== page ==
Nasdaq-Listed Companies

Here's What We Like About First United's (NASDAQ:FUNC) Upcoming Dividend

Some investors rely on dividends for growing their wealth, and if you're one of those dividend sleuths, you might be intrigued to know that First United Corporation (NASDAQ:FUNC) is about to go ex-dividend in just 4 days. The ex-dividend date is one business day before the record date, which is the cut-off date for shareholders to be present on the company's books to be eligible for a dividend payment. It is important to be aware of the ex-dividend date because any trade on the stock needs to have been settled on or before the record date. Thus, you can purchase First United's shares before the 16th of July in order to receive the dividend, which the company will pay on the 2nd of August.

The company's upcoming dividend is US$0.15 a share, following on from the last 12 months, when the company distributed a total of US$0.60 per share to shareholders. Last year's total dividend payments show that First United has a trailing yield of 3.5% on the current share price of $16.95. We love seeing companies pay a dividend, but it's also important to be sure that laying the golden eggs isn't going to kill our golden goose! So we need to investigate whether First United can afford its dividend, and if the dividend could grow.

Dividends are typically paid from company earnings. If a company pays more in dividends than it earned in profit, then the dividend could be unsustainable. First United has a low and conservative payout ratio of just 23% of its income after tax.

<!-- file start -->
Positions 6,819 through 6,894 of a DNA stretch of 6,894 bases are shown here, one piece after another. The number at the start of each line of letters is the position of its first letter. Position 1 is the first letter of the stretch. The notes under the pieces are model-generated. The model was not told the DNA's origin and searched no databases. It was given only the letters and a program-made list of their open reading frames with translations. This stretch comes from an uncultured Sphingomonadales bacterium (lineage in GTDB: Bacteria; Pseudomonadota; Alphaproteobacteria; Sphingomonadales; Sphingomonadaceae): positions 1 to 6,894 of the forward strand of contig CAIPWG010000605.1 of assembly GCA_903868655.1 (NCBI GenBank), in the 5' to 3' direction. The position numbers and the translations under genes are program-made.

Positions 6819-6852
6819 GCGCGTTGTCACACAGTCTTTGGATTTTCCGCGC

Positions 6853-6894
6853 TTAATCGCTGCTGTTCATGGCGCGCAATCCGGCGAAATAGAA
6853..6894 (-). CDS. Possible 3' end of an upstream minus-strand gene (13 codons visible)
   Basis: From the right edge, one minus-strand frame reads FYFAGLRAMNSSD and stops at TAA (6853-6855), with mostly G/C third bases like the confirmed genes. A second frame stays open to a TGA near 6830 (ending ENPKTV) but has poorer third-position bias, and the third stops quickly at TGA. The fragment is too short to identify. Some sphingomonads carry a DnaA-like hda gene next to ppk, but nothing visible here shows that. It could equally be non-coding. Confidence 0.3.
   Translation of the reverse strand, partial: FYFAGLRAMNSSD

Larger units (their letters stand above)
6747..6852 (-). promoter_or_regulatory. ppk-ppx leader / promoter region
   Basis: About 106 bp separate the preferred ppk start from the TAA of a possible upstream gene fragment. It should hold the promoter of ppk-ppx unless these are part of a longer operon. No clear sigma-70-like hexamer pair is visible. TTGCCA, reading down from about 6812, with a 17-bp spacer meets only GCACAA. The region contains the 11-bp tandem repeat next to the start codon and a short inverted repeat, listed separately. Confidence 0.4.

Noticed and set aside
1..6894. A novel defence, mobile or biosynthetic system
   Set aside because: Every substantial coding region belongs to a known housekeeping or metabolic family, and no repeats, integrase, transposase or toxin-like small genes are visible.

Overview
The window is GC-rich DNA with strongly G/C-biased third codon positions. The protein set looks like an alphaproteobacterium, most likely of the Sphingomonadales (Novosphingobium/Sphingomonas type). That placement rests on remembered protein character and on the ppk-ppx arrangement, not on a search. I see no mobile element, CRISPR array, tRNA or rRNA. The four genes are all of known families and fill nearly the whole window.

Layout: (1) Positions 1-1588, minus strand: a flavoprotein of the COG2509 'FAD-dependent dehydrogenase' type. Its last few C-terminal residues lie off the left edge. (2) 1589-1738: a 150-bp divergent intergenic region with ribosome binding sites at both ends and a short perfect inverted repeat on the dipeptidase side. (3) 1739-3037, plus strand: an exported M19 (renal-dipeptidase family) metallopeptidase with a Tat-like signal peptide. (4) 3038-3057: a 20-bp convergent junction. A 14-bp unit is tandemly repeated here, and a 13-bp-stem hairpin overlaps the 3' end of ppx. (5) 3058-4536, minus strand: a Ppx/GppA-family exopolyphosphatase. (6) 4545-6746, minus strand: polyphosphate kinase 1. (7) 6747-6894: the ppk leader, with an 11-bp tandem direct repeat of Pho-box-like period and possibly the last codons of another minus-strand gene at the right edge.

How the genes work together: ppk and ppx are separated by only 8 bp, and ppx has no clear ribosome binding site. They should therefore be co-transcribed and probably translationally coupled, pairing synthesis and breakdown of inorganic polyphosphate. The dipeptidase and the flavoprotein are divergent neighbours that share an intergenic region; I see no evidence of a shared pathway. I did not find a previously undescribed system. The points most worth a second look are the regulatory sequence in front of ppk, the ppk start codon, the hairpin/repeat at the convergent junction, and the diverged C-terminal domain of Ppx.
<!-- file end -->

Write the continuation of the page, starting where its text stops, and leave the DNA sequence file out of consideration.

Companies that pay out less in dividends than they earn in profits generally have more sustainable dividends. The lower the payout ratio, the more wiggle room the business has before it could be forced to cut the dividend.

Click here to see how much of its profit First United paid out over the last 12 months.

historic-dividendNasdaqGS:FUNC Historic Dividend July 11th 2021

Have Earnings And Dividends Been Growing?

Businesses with strong growth prospects usually make the best dividend payers, because it's easier to grow dividends when earnings per share are improving. If earnings decline and the company is forced to cut its dividend, investors could watch the value of their investment go up in smoke. With that in mind, we're encouraged by the steady growth at First United, with earnings per share up 6.2% on average over the last five years.

The main way most investors will assess a company's dividend prospects is by checking the historical rate of dividend growth. In the last 10 years, First United has lifted its dividend by approximately 31% a year on average. It's encouraging to see the company lifting dividends while earnings are growing, suggesting at least some corporate interest in rewarding shareholders.

To Sum It Up

Has First United got what it takes to maintain its dividend payments? First United has seen its earnings per share grow slowly in recent years, and the company reinvests more than half of its profits in the business, which generally bodes well for its future prospects. First United ticks a lot of boxes for us from a dividend perspective, and we think these characteristics should mark the company as deserving of further attention.

In light of that, while First United has an appealing dividend, it's worth knowing the risks involved with this stock. Every company has risks, and we've spotted 1 warning sign for First United you should know about.

We wouldn't recommend just buying the first dividend stock you see, though. Here's a list of interesting dividend stocks with a greater than 2% yield and an upcoming dividend.

This article by Simply Wall St is general in nature. It does not constitute a recommendation to buy or sell any stock, and does not take account of your objectives, or your financial situation. We aim to bring you long-term focused analysis driven by fundamental data. Note that our analysis may not factor in the latest price-sensitive company announcements or qualitative material. Simply Wall St has no position in any stocks mentioned.

Have feedback on this article? Concerned about the content? Get in touch with us directly. Alternatively, email editorial-team (at) simplywallst.com.

The views and opinions expressed herein are the views and opinions of the author and do not necessarily reflect those of Nasdaq, Inc.

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